Some students may be focusing purely on increasing surface area, or on reducing the weight of the kite. Others may concentrate only on the materials the kite is made of, or on making the frame as rigid as possible. Examples could be given in which simply increasing the surface area would not help, e.g. by doubling the surface area of a kite, much more stress is placed on the spars and fabric used. Therefore larger, and heavier, spars and stronger material would have to be used, reducing the supposed gain in efficiency. This would be a good place to explore the concept of scaling. Doubling the dimensions of the kite will increase the surface area fourfold, requiring much stronger spars. A similar situation occurs with the spars, except that the increase in weight is proportional to the cube of the diameter of the spar, rather than squared, as is the case with surface area. Because of this, a point can be reached where the benefits of an increase in surface area will be offset by the increase in weight. Many students will need to think carefully about how and why a kite flies, and you may need to present more information or additional resources for this purpose. Going back to the "predict, observe, explain" technique could be useful at this point.

Avoiding false accommodation.

It will be important to remember that there will be more than just one solution to the task. In a situation like this there could be several designs that could achieve the results required. It is most important that students are not given the chance to sit back and wait for the "right" answer to be given to them. Every student should make a contribution and form their own views on which design would be best. It is then up to them to prove it.

Preventing opting out, and helping towards accommodation.

Kites are difficult to design and build if one has little or no experience. It may be that you will need to provide additional information about kite designs, and possibly plans, for the students to consider. This would allow the students to examine a number of options without having to proceed on a hit and miss basis. The kite plans and the instructional video included with this kit would help considerably in this regard, but beware of "giving" the student all the answers. The video footage could be used as a way of finding out about construction techniques and design tips rather than just as a way of making the kite shown in the video. Also included on the video is a segment about how to fly a kite, which might be worthwhile watching before you venture outside to fly your kite.

Applying new ideas.

As suggested above, once the students had developed their prototype, and proven that it could lift the required weight, work could commence on building a bigger kite of the same design, suitable for lifting a camera. This project would entail solving the construction problems inherent in enlarging the existing design. Students would need to look at whether the materials that they used in the prototype would be strong enough to be used in the final kite. Once the kite had been constructed it would need to be tested to ascertain that it would lift the required weight. Students would also need to develop ways of aiming the camera and exposing the film whilst the camera was in the air. The solution to this may be as simple as a bracket on which the camera could be swiveled and using the automatic timer function on the camera. Other possibilities could include a spring loaded release mechanism, clockwork devices, fuses, or a string from the ground. It could also be more complicated, involving the construction of radio controlled or infrared equipment. The solution to the problem would depend on the "mission" the students had been given; whether the aim was to simply take one photo with the camera aimed straight down at the school or to take several photos, to get a panoramic view. Other tasks could also be suggested, such as raising banners, towing vehicles across an oval, and so on.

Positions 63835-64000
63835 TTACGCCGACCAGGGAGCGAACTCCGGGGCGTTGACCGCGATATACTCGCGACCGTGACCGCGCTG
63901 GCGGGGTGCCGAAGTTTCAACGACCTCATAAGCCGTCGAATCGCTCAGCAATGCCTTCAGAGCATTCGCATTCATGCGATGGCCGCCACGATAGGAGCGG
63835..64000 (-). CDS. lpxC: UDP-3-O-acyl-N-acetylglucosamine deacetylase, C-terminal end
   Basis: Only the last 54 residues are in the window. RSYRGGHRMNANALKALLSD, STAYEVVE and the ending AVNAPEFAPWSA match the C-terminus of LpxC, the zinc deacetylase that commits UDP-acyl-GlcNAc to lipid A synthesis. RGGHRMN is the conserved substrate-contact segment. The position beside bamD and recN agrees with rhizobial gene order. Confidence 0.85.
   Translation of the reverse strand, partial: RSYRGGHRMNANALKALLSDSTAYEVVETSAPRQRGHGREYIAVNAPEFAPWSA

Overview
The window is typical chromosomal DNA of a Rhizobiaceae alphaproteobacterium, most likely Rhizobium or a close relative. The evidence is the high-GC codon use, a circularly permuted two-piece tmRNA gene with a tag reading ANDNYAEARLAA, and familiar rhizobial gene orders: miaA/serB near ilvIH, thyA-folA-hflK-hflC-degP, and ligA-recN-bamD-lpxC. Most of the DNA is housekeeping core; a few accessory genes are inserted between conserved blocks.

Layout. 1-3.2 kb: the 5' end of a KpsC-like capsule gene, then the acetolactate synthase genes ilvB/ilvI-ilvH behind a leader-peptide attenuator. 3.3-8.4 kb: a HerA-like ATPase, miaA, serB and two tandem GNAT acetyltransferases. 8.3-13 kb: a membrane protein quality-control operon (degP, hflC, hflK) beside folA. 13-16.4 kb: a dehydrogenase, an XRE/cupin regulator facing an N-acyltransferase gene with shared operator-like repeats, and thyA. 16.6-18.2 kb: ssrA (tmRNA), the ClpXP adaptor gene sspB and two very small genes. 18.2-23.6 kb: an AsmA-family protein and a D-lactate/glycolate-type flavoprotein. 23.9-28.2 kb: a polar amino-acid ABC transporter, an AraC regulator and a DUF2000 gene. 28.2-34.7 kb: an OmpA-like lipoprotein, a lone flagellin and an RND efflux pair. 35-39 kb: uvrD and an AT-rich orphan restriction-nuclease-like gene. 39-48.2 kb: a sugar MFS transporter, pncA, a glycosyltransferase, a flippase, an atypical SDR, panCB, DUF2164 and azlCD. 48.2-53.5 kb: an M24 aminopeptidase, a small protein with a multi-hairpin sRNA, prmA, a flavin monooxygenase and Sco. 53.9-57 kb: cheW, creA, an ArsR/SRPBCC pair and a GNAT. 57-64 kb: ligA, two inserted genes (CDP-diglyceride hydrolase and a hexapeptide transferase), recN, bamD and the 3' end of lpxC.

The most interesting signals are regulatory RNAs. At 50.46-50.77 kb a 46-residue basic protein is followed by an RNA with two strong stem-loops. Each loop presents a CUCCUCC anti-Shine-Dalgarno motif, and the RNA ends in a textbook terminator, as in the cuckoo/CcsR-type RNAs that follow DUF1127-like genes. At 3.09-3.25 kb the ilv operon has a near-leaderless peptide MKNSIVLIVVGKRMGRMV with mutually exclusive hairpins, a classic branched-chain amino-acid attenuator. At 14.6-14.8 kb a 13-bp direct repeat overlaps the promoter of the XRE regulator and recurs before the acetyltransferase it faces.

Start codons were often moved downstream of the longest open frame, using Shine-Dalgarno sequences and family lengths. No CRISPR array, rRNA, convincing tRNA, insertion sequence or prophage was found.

Diagnosis and remediation.

It may be that some students are unable to complete the task. This could be for a number of reasons, including poor understanding of how kites work, or difficulty with construction techniques. Throughout the task it would be important to watch for students who were experiencing difficulties. The sooner these difficulties were resolved for or by the student the less likely are they to opt out. A poor understanding of why a kite flies, or why one flies better than another could be dealt with by giving examples about lift; the simplest being to blow over the top of a sheet of paper with two adjacent corners held between your hands with the edge of the paper between those two corners placed directly underneath your lower lip. Students normally expect the paper to be pushed down when they blow over and towards the top of the sheet, yet the reverse happens because of the lift generated by air flowing over the upper surface of the paper.



This practical example of Bernoulli's law can be used to help explain what causes the lift generated by a kite. Bernoulli's law states that the air pressure in a stream of moving air is lower than the same air when it is either not moving, or moving more slowly than the faster stream of air, and that the faster the flow of air, the lower the air pressure. The flow of air over the top of the paper is moving quite quickly, while there is very little movement in the air below the paper, and so the air pressure above the paper is lower than the air pressure below the sheet of paper. Lift is generated because of the difference in the air pressure above and below the paper, and this amount of lift will continue while the same amount of air flows over the top of the sheet. The faster the flow of air over the upper surface the greater the amount of lift that is generated.